German retail sales unexpectedly jump, point to strong Q1
BERLIN, March 31
BERLIN, March 31 (Reuters) - German retail sales unexpectedly jumped in February, data showed on Monday, marking the second consecutive monthly increase and pointing to a strong rise for the quarter that would boost overall growth in Europe's largest economy.
Data from the Federal Statistics Office showed retail sales rose 1.3 percent in real terms on the month, beating even the highest forecast in a Reuters poll of economists for a gain of 0.8 percent. The consensus forecast was for a 0.5 percent fall.
"The figures were much stronger than expected, a further signal for strong growth in the first quarter," said economist Holger Sandte at Nordea. "Consumption should be a central pillar of support of growth this year."
The indicator for retail sales is notoriously volatile, however, and the figure for January was revised down to a rise of 1.7 percent from an originally reported 2.5 percent. For a table of the data, click on
Christian Schulz at Berenberg bank said the data put sales on track for a rise of 1.6 percent in the first quarter.
"That would be the biggest increase in retail sales since Q4 2009, when the post-Lehman recovery started in earnest," he said. "Then, as now, returning confidence combined with strong fundamentals and low inflation to deliver a strong rebound after a period of weakness."
Wage negotiations promised generous pay increases for households, he added, which will likely boost consumption.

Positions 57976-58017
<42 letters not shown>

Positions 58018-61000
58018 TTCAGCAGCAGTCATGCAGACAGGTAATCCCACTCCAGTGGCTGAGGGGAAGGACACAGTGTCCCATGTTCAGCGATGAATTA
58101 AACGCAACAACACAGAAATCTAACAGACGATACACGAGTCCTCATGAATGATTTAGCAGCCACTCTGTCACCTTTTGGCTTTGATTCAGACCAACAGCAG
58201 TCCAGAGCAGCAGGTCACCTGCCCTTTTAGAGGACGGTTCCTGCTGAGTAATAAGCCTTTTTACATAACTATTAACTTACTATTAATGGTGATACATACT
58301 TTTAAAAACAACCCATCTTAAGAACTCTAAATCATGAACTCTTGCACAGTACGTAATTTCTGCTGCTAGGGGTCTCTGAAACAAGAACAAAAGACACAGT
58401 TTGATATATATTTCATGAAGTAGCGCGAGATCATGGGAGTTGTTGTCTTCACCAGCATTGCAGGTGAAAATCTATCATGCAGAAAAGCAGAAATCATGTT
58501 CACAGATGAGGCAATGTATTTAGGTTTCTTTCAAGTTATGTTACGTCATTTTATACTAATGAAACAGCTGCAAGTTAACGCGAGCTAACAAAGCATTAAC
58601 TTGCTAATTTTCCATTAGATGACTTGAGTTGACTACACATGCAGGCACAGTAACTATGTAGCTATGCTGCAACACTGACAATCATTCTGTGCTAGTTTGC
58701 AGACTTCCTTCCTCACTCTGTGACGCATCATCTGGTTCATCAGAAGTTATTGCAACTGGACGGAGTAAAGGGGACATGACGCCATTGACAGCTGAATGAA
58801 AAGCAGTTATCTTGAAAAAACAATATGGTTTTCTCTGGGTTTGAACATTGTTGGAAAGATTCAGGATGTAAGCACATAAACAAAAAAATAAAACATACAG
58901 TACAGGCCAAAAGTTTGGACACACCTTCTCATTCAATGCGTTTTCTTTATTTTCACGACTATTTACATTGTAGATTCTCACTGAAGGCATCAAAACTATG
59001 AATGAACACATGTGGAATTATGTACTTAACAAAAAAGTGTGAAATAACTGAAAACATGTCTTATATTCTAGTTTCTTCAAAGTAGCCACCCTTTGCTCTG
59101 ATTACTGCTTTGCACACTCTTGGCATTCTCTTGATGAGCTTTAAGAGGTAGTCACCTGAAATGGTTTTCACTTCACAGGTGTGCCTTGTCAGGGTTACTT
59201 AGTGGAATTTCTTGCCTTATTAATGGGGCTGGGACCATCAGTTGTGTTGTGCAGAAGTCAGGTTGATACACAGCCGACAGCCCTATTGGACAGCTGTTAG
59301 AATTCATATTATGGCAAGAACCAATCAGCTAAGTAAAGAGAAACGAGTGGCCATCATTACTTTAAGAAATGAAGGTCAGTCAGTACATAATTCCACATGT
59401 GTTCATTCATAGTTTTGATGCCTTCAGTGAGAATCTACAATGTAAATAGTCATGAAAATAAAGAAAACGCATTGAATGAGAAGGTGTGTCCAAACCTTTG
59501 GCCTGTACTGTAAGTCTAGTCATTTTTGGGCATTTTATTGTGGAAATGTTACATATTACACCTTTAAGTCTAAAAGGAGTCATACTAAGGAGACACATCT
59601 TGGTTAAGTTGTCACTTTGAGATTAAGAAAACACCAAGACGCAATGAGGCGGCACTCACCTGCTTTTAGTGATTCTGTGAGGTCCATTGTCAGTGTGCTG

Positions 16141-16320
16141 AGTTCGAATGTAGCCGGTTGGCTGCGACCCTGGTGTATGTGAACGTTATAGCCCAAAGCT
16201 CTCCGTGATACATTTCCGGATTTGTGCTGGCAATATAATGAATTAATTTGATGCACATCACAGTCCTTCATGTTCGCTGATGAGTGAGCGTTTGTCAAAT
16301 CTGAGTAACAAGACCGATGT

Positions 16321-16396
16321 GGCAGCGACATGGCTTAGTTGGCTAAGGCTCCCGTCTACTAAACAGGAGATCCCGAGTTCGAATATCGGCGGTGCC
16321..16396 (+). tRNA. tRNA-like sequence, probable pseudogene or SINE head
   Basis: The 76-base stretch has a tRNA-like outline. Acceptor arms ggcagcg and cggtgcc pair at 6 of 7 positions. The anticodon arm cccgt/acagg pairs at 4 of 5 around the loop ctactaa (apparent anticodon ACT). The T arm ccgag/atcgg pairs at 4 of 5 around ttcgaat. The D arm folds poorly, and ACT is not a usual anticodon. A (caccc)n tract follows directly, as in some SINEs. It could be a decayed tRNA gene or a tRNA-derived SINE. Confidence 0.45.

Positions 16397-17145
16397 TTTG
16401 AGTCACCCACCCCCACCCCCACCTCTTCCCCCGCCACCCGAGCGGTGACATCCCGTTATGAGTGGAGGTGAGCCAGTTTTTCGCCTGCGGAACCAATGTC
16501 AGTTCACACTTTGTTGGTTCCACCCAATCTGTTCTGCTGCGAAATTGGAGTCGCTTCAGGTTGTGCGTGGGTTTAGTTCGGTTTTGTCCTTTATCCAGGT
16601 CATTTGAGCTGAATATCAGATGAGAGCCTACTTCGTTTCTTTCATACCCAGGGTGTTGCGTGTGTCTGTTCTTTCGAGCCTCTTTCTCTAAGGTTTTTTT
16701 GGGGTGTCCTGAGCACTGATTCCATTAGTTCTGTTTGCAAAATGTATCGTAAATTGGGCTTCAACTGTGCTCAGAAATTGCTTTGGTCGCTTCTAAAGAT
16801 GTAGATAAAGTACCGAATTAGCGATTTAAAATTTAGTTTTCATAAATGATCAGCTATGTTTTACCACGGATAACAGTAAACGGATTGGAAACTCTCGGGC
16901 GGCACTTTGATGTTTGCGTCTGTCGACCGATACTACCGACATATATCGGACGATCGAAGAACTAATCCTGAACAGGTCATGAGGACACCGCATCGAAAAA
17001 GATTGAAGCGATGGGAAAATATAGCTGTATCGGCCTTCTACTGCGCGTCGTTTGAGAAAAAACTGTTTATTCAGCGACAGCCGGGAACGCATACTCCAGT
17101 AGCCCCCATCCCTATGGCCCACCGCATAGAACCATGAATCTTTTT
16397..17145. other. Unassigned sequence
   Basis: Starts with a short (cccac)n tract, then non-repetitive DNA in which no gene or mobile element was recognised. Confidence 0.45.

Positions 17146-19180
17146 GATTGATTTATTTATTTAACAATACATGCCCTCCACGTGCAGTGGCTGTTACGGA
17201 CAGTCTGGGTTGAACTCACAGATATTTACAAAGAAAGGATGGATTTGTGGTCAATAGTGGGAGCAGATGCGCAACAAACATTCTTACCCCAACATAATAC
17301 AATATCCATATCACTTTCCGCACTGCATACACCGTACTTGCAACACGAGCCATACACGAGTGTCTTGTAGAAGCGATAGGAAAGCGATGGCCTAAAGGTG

Market researcher GfK has said workers in pay negotiations were likely to get increases of 3 percent or more this year. Trade union Verdi heads into the third round of negotiations on wage rises for public sector workers on Monday. It wants a total increase equivalent to around 6.7 percent.
Berlin has relied on domestic demand to bolster growth over the past year as a weak global outlook and the euro zone crisis weighed on exports, traditionally the driver of the German economy.
But uncertainty also dampened spending at home last year, and the economy grew just 0.4 percent. Economists and the government expect expansion of around 1.8 percent in 2014, thanks to robust private consumption and a pickup in investment.
A GfK survey last week showed German consumer morale held steady going into April as shoppers were more upbeat about the economic outlook, but their mood could worsen if the Crimea crisis spreads and leads to tougher sanctions from the West.
GfK expects private consumption spending will increase by 1.5 percent in real terms this year. (Additional reporting by Rene Wagner; Editing by Stephen Brown)
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